How to Please a Woman finds comedy and drama in cleaning with benefits


Highlighting the importance of asking for what you want both in the bedroom and out, How to Please a Woman gets off to a bit of a slow start but ends on a sweet note, writes Laumata Lauano.

How to Please a Woman makes its business about pleasure but, as you’ll discover, sex is not the only thing on the agenda. Though its title may suggest raunchy, saucy things, Renée Webster‘s debut feature film is actually more a dramedy focusing on what happens when the spark in a marriage isn’t just gone but no one goes looking for it, and how one woman’s foray into business sparks an awakening for those around her.

Sally Phillips plays middle-aged Gina who feels she’s become invisible to everyone, including—if not especially—her husband. We follow her on this journey of self-discovery as an entrepreneur and businesswoman as well as a sexual being with acknowledged and met desires.

Most people will remember Phillips from Bridget Jones’s Diary but I will always remember her as Tilly in BBC’s Miranda (I still use the term “bear with” when on the phone and someone’s trying to talk to me). She makes such an understated impact as a leading lady here, from her comedic timing to her sexual frustration and personal struggles, Phillips’ portrayal of a woman trying to be seen and heard is subtle but effective.

At work, she’s facing redundancy, at home she’s feeling redundant in her husband Adrian’s (Cameron Daddo) life too as it seems he’s all but lost interest in sex and conversation.

Upon getting the chop from her job, one thing leads to another and she sets up a house cleaning service, staffed by good-looking male cleaners, with benefits. Although to be fair the benefits part isn’t exactly front of mind for our leading lady—however, when you have some unruly mover types with “four packs” for days, jackhammers, or awkward sexual appeal, things get a bit unpredictable for her.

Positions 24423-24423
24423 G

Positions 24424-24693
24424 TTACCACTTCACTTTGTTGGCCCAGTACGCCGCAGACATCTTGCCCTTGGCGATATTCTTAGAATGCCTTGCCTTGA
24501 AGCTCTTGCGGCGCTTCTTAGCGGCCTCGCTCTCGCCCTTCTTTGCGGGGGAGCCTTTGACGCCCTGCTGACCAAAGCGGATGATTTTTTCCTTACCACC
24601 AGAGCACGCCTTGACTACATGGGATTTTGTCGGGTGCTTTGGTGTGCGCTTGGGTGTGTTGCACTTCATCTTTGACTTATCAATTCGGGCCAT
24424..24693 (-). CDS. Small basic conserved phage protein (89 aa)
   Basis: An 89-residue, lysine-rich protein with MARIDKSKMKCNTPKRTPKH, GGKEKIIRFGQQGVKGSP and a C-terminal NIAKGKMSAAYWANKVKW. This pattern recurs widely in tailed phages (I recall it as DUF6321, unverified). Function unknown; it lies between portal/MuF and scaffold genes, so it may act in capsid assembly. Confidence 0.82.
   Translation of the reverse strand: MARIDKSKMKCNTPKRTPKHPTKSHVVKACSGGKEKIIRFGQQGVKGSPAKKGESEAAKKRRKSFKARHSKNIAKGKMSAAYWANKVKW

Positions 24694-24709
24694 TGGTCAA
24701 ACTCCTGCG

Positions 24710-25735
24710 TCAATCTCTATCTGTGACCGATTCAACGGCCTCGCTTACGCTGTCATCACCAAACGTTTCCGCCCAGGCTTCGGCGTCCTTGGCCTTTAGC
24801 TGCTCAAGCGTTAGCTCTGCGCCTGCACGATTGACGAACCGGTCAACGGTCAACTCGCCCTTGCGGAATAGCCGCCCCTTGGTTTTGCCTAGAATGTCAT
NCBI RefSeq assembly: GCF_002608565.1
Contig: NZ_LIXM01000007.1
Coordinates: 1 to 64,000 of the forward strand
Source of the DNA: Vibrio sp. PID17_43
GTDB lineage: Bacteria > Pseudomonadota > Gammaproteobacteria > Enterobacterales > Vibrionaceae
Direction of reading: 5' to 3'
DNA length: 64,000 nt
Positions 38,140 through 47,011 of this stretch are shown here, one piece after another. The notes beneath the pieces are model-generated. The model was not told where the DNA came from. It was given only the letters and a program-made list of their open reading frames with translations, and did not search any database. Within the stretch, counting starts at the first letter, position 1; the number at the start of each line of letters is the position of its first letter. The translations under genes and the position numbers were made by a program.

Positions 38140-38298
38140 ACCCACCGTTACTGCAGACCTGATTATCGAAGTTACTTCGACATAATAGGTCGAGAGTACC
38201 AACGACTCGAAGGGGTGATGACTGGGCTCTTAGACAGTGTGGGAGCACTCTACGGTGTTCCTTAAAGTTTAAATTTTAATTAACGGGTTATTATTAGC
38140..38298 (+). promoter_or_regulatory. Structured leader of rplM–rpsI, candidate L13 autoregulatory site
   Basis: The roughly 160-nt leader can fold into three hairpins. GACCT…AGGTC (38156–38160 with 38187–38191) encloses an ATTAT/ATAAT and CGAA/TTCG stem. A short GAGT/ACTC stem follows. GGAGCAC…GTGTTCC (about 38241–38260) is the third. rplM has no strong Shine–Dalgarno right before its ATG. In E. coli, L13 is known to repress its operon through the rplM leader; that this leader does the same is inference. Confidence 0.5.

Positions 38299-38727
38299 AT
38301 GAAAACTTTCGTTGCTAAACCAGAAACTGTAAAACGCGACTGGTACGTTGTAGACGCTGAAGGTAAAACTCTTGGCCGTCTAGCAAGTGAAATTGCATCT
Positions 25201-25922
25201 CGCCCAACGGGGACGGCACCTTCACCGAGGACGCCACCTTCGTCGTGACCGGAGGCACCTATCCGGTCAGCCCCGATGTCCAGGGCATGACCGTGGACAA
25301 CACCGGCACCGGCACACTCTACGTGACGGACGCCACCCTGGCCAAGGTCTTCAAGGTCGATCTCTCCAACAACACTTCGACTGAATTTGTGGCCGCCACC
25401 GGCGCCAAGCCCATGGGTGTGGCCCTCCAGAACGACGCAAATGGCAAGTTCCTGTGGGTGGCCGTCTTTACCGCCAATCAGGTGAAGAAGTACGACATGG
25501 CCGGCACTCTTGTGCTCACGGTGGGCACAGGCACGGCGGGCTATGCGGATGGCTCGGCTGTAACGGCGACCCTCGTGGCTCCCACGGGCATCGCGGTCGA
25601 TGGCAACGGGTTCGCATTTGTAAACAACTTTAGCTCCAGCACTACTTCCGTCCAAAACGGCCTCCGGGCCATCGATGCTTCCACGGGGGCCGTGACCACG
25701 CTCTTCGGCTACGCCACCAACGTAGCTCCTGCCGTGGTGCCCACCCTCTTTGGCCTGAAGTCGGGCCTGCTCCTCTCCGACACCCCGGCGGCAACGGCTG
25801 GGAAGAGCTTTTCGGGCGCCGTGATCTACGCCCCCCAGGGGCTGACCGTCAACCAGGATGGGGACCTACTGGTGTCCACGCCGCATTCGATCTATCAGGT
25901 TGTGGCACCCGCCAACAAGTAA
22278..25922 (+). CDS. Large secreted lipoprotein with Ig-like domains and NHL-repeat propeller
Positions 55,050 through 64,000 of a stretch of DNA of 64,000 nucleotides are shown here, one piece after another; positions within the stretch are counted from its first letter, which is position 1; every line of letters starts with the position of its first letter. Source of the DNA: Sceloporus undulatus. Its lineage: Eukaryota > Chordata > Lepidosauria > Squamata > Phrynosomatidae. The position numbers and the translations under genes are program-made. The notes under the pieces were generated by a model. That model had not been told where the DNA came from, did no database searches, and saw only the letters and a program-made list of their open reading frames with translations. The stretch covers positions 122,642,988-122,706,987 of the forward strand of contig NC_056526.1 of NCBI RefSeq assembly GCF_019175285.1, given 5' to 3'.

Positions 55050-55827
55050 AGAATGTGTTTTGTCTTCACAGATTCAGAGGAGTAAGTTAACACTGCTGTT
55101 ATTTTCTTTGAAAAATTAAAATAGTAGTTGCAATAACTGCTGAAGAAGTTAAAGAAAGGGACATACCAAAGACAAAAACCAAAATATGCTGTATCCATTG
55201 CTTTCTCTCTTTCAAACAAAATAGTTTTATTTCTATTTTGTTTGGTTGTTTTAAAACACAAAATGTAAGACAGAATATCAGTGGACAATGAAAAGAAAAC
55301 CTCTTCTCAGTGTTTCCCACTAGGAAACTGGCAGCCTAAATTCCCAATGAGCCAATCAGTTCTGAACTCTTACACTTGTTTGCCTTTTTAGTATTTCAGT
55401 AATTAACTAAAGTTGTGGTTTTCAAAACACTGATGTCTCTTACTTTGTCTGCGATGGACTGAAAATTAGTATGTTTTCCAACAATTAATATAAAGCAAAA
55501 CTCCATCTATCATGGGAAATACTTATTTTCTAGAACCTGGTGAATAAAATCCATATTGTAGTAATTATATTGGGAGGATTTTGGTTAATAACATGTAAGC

Which, in the long run, is more of a blessing than a curse and she winds up learning just as much about herself as she does about her new employees and her own circle of friends. Gina thinks she’s turned a struggling removers company into a cleaning firm, only to discover that one of her staff—former stripper Tom (Alexander England)—has also been providing sex along with the cleaning.

Despite the front and centring of eroticism, the sex scenes are pretty tame, unsurprising given the film’s M rating. The film isn’t laugh-out-loud, but it is funny in its own way. There are more than a few scenes that make you snicker or chuckle a bit.

As often happens with an Aussie flick you play “spot the Kiwi” and in this case, it’s Tongan-Kiwi comedian Josh Thomson, who plays one of Gina’s employees and arguably has one of the best lines in the whole film—which occurs while everyone’s standing around the office, trying to come up with a respectable motto for the new business website. His suggestion: “Rock-solid best-ever root you’ll get all year”.